The Conference of State Bank Supervisors (CSBS) recently announced plans to establish a program under which money transmitters licensed in multiple states will undergo a single comprehensive exam that seeks to satisfy all state examination requirements, beginning in 2021. Money transmitters, payments firms and cryptocurrency companies licensed in 40 or more states would be covered by the program, to be known as “MSB Networked Supervision”. Currently, there are 78 companies that meet this threshold. The launch of this program follows the “One Company, One Exam” pilot conducted in 2019 – 2020.

The CSBS announcement explains that each exam will be led by one state overseeing a group of examiners sourced from across the country, and posits “…this exam protocol will enable states to fine tune a risk-based approach to each company’s operations.” Given this structure, one concern might be whether covered companies may find themselves subject to significant differences in interpretation of state and federal laws and regulations, depending on which state is leading an exam.

This initiative could be viewed as an effort by the CSBS to compete with the potential OCC national payments charter recently discussed by Acting Comptroller Brian Brooks. The OCC payments charter, which, according to a Politico report, Acting Comptroller Brooks has said the OCC has the authority to offer now without additional rulemaking, has been the subject of attacks from bank trade associations and state banking regulators.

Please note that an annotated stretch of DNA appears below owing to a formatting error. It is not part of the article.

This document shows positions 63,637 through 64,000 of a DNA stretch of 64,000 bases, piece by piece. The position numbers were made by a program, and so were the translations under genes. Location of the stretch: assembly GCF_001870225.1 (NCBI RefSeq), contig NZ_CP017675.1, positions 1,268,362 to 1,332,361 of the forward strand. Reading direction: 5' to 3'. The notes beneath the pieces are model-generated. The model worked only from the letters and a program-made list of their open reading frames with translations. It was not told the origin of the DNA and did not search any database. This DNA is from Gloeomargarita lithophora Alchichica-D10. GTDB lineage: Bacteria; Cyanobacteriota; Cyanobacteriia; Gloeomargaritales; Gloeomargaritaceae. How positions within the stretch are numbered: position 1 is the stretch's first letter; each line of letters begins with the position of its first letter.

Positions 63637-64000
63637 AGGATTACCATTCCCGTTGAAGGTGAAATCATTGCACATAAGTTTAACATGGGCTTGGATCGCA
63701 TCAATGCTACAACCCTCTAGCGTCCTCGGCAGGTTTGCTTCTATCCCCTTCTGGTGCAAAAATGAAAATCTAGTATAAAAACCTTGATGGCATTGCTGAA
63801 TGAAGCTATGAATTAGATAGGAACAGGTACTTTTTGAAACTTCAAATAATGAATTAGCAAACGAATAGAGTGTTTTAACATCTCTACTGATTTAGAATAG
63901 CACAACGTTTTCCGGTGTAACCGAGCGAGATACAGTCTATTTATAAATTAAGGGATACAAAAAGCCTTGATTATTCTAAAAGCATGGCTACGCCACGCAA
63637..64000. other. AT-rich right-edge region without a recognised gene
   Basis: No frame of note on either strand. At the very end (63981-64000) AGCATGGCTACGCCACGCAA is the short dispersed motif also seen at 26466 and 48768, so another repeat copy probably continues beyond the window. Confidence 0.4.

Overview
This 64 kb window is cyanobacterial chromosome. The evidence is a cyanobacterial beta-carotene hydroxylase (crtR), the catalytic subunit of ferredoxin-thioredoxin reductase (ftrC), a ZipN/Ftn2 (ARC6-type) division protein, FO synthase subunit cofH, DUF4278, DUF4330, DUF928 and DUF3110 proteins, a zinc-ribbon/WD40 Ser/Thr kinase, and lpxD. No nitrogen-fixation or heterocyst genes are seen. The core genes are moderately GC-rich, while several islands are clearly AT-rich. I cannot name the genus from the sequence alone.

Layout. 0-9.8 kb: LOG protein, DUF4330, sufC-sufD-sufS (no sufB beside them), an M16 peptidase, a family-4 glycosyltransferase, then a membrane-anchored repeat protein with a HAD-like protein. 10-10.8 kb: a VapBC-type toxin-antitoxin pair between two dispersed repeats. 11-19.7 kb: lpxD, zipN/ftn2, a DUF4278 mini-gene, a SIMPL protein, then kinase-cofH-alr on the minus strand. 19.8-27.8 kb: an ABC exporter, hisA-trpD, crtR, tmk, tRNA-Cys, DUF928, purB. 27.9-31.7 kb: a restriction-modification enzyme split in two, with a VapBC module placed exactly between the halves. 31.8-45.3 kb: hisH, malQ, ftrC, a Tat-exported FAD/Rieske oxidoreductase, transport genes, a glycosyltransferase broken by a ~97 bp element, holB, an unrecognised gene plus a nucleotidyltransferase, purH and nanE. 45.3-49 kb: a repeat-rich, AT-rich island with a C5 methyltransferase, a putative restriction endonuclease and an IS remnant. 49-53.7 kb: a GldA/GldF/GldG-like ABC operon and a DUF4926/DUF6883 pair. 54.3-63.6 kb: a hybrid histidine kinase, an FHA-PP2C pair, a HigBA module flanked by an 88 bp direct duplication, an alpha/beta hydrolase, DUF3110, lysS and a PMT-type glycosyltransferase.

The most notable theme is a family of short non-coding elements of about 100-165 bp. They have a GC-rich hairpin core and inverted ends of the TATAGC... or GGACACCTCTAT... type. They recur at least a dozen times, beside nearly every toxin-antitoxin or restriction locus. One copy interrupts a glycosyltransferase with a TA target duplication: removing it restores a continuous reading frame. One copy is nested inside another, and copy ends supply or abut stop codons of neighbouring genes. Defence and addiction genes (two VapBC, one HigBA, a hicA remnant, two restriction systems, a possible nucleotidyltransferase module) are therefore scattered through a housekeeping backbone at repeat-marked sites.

However, the CSBS single-exam approach for multistate money transmitters, payments and cryptocurrency companies would not eliminate other substantial burdens imposed by varying state licensing requirements, such as those pertaining to initial filing and documentation, ongoing reporting, governance requirements, fees, bonds and other state-specific requirements. A similar single-exam plan for the mortgage industry initiated by the CSBS in conjunction with the American Association of Residential Mortgage Regulators (AARMR) has demonstrated that this approach does not alleviate separate and sometimes contemporaneous single-state exams, as there are states that will not, or are not permitted to, join in compacts for such joint state examinations. Further, the 40-state threshold means numerous multistate money transmitters and payments companies will not be covered, likely defeating the goal of driving efficiency in state banking supervision, and furthering the possibility of discrepancies in interpretation of laws and regulations.

The CSBS announcement hints at further efforts forthcoming to drive “harmonization and streamlining of state supervision across the board”. Earlier in the year, the CSBS released a report tracking its progress on initiatives to streamline state licensing and supervision of financial technology companies, informed by recommendations of the CSBS Fintech Industry Advisory Panel.